Federal Energy Regulatory Commission Chair Richard Glick on Thursday called on Congress and the Texas state legislature to "rethink" the state's grid operator's "go it alone approach" in the wake of rolling blackouts experienced across the region this week.
The Electric Reliability Council of Texas (ERCOT) is regulated by the Texas Public Utilities Commission, not by FERC. Former Governor of Texas and Secretary of Energy Rick Perry said this week that "Texans would be without electricity for longer than three days to keep the federal government out of their business," according to a blog post published on House Minority Leader Kevin McCarthy's website, which added Perry's comments were made "partly rhetorically."
FERC and the North American Electric Reliability Corporation (NERC) opened an inquiry earlier this week to assess what went wrong across the region, and it remains to be seen whether ERCOT's model had anything to do with the outages, said Glick. But it seems like "common sense" that grid operators "in a bind," as ERCOT was this week, may want to reassess their models, he added.
ERCOT is not federally regulated because it does not trade significant amounts of power across state lines, unlike other grid operators that operate across multiple states and are able to trade power regionally, through the Eastern and Western Interconnections. There is some debate over whether it's still appropriate for ERCOT to follow this model, given the potential for greater power sharing with its neighbors.
"There could be advantages to having them connect to the Southwest Power Pool, to the north, and [the Midcontinent Independent System Operator (MISO)] South, to the east," said Alex Gilbert, a fellow at the Colorado School of Mines' Payne Institute of Public Policy. But in terms of this week's outages, it's unlikely that having greater interconnection would have helped, he said, because MISO and SPP were under their own generation constraints at the same time.
"There really wasn't a lot of spare capacity that they could have imported," said Gilbert. "Now, in the long term, if we have some sort of large [high voltage, direct current (HVDC)] national grid where there's a lot of electricity, that would be different."
The Department of Energy's National Renewable Energy Laboratory seam study examines such a hypothetical, finding that trading power across the Eastern and Western interconnections could allow more renewable energy to travel cross-country, offering more reliability and cost savings. But the question of whether Texas' grid would or should be included is still up in the air, said Gilbert.
Although FERC has no role in deciding whether ERCOT maintains its same model or moves under FERC jurisdiction, Glick said being connected to the rest of the grid could "certainly" enhance reliability, and perhaps would have even alleviated some of the issues from the past week, though it's too early to say for sure.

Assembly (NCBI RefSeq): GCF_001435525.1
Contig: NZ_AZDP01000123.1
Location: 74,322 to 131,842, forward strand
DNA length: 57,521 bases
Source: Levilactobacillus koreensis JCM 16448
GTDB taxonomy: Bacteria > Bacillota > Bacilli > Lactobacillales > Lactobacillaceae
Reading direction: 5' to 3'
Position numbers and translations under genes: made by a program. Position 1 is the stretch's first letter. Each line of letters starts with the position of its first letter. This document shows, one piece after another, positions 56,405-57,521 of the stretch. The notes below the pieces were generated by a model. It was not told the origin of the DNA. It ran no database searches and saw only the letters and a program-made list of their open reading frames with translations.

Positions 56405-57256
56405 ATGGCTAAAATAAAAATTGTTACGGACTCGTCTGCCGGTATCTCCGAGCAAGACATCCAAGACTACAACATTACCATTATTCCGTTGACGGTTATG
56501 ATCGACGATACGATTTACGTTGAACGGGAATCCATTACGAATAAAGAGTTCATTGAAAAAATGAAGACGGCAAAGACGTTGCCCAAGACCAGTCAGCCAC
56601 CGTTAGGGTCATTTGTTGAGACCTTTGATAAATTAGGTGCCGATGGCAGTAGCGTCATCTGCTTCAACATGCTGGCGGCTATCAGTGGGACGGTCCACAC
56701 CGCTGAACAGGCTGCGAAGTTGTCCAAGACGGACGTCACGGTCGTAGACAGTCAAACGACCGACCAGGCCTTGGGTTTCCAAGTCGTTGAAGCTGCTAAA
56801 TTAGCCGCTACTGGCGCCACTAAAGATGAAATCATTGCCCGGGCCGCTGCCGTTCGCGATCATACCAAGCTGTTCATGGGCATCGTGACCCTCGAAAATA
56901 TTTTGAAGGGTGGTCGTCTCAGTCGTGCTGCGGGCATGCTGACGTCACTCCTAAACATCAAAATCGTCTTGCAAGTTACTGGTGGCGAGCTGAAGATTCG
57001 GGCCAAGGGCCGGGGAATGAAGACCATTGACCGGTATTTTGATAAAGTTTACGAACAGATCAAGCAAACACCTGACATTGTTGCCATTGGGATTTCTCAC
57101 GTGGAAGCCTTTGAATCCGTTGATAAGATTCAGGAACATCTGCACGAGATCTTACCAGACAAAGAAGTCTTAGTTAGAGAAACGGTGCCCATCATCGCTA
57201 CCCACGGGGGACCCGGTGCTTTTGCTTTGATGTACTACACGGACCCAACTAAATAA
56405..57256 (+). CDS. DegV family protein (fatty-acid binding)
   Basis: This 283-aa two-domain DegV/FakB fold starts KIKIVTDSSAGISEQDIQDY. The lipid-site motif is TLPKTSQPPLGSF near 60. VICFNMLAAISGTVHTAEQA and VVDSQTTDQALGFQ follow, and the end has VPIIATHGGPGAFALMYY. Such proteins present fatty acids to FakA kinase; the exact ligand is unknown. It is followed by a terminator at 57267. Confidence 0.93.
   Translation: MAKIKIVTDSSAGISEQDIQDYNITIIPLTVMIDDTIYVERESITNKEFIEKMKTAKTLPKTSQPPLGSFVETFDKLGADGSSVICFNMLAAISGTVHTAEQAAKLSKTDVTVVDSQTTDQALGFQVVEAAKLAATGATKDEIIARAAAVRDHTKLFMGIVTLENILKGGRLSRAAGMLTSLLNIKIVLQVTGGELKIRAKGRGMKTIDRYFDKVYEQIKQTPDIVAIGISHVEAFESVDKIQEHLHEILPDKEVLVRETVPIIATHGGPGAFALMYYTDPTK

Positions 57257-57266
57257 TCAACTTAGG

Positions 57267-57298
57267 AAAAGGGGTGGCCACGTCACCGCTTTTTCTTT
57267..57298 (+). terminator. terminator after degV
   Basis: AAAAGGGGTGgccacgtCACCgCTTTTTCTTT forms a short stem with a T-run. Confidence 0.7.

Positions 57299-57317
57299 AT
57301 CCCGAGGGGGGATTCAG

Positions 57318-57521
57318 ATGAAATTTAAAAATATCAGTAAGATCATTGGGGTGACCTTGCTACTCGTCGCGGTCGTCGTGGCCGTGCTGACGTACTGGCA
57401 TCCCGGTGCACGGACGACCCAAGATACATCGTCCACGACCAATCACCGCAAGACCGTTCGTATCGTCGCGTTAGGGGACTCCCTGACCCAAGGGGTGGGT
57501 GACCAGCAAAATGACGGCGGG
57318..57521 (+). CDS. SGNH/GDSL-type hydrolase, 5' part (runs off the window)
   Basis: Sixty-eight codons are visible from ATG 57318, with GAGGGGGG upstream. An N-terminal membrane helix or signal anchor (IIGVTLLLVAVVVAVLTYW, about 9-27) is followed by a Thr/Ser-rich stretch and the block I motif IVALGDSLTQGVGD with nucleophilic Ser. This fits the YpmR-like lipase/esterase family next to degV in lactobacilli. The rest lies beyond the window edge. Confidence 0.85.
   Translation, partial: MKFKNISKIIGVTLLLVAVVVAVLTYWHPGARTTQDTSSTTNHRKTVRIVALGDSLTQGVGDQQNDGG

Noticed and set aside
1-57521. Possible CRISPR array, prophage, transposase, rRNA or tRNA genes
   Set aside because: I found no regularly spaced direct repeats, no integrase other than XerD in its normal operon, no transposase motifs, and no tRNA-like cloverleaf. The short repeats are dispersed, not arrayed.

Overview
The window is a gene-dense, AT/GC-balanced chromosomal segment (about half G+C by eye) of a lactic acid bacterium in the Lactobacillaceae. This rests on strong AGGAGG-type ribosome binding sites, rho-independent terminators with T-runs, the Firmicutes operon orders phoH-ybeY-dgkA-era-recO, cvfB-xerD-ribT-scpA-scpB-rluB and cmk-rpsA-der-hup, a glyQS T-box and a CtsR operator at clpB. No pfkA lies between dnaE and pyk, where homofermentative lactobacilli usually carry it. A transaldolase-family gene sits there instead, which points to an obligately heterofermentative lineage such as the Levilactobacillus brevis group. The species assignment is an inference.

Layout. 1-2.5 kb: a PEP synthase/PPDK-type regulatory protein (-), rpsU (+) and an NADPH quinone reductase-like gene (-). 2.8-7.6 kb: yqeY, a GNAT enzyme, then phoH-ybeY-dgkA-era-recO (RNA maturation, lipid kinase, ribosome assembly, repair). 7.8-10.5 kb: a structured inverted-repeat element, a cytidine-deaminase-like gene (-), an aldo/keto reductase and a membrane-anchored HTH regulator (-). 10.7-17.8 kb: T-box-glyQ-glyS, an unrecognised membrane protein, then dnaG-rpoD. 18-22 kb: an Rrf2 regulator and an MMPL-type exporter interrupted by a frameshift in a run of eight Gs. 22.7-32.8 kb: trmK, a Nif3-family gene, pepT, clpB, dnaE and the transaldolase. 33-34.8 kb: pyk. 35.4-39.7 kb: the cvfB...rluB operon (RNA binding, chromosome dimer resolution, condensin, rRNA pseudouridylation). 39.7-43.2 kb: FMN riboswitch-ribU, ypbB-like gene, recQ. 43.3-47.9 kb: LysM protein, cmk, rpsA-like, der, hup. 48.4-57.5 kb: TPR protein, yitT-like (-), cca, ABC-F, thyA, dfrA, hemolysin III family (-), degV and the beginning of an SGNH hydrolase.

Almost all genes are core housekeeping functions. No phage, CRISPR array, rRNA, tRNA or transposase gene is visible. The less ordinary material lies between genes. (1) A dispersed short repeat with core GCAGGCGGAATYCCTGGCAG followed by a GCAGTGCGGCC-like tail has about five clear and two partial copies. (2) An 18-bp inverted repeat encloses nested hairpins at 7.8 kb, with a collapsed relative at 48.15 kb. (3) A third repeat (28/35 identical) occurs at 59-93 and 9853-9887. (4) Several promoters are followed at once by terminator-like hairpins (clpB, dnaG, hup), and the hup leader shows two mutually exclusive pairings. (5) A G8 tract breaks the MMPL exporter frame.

"Does it really makes sense to isolate yourself and limit your ability to get power from neighboring regions, just to keep FERC at bay?" he said. "That strikes me as the proverbial cutting off your nose to spite your face."
Another difference between ERCOT and other grid operators, is that the Texas grid operator does not run a capacity market, meaning there is no mandatory capacity mechanism, but instead incentivizes units to remain online for extra capacity through scarcity pricing. It's not yet clear whether a capacity market would have made a difference, and Glick's initial assessment, based on press reports, is that capacity was not the issue.
"It wasn't that [ERCOT] had a capacity problem," he said. "They had plenty of capacity — capacity that wasn't working. They had an energy problem. … So for those folks who are saying 'Let's go to a capacity market approach,' I think they need at least at least investigate and consider whether that really would have helped matters or not."
Glick also acknowledged Perry's comments, saying that allowing Texans to go without power just to refuse federal help does not seem like a "wise approach."
"I've had some concerns about what FERC has done too, but I don't think that's really a wise approach," he said. "I'd rather that we figure out a way to work together to help Texas deal with whatever reliability issues they may have in the future."
Commissioner James Danly during Thursday's meeting seemed to caution the chairman and other commissioners against interfering too much in Texas' policies, pointing to arguments Glick and others have made against FERC inhibiting state clean energy policies.
"When it comes to ERCOT and its separation from the rest of the country, it is my ... fervent hope that my colleagues will show the solicitude to Texas that they often seem willing to afford all of the other states in pursuing their policy goals," he said. "I see no reason to change ERCOT's status, unless Texas itself wants to."
Texas Gov. Greg Abbott, R, earlier this week directed the state's legislature to conduct its own investigation into ERCOT.
"Reviewing the preparations and decisions by ERCOT is an emergency item so we can get a full picture of what caused this problem and find long-term solutions," Abbott said in a statement.